An isomer in chemistry is a chemical compound that has the same molecular formula as another, but it has a different arrangement of atoms in space. In other words, isomers are compounds with the same molecular formula but different structural formula. Different isomers have different chemical properties (that is, they may look, or smell, or taste different from each other).
There are two main categories: stereoisomers and structural isomers. Structural isomers are isomers with the atoms making up the molecule joined together in different ways. Structural isomers can be classified further as chain isomers, position isomers, function group isomers, tautomers metamers and ring chain isomers.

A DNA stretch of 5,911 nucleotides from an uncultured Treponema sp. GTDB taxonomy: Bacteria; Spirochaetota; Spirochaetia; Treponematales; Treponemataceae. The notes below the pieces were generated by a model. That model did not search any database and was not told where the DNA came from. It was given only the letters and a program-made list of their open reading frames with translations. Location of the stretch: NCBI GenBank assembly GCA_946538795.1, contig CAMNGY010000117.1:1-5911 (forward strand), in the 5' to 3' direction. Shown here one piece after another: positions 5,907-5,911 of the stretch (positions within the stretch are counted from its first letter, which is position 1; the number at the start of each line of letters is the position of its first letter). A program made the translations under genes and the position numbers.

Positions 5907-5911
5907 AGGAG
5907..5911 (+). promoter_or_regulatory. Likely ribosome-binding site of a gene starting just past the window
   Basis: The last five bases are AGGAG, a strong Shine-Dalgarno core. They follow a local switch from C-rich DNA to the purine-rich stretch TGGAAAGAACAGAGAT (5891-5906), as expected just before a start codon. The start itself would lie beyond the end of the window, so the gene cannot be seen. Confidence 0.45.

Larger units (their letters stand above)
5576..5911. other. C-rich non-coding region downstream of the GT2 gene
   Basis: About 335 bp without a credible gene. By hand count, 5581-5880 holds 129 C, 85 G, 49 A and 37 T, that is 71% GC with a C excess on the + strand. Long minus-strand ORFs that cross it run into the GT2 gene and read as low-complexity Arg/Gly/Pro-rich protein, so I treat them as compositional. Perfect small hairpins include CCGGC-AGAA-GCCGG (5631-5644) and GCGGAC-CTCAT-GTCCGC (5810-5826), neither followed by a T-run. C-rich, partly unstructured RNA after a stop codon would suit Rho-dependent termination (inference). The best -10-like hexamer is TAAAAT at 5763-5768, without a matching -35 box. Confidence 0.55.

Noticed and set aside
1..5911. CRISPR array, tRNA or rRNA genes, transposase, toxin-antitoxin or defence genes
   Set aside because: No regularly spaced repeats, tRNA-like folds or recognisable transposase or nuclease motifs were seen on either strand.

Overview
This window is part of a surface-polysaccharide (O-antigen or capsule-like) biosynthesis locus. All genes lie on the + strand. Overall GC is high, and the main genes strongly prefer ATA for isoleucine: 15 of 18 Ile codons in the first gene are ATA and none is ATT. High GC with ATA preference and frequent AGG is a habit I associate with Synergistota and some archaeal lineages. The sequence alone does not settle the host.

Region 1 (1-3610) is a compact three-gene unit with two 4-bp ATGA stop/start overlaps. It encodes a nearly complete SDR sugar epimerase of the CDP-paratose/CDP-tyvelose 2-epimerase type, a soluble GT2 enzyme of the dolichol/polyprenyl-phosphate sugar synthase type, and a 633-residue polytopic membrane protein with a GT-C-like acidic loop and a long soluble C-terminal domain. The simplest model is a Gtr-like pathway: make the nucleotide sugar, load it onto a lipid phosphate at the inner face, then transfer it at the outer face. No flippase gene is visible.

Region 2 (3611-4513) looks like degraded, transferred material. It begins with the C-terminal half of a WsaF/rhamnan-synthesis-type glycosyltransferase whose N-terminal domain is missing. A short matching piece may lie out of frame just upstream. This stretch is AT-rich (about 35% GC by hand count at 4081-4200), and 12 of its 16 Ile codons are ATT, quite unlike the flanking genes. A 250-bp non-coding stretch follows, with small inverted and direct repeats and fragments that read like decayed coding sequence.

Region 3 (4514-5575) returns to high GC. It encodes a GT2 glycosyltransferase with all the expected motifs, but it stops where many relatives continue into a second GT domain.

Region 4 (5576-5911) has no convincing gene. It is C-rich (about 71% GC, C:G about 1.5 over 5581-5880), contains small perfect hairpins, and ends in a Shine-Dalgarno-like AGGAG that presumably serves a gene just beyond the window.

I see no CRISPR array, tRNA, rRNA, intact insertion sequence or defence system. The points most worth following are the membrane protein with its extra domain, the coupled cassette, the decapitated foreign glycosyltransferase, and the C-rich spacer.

Stereoisomers have different positions of atoms in space and are much more subtle than structural isomers. See enantiomer for stereoisomers that are related to each other by a reflection: they are mirror images of each other that are non-superimposable.
References[change | change source]
- "Isomer - an overview | ScienceDirect Topics". www.sciencedirect.com. Retrieved 2021-04-09.
- "isomerism | Definition, types, & examples". Encyclopedia Britannica. Retrieved 2021-04-09.
- "A Brief Guide to Types of Isomerism in Organic Chemistry". Compound Interest. 2014-05-22. Retrieved 2021-04-09.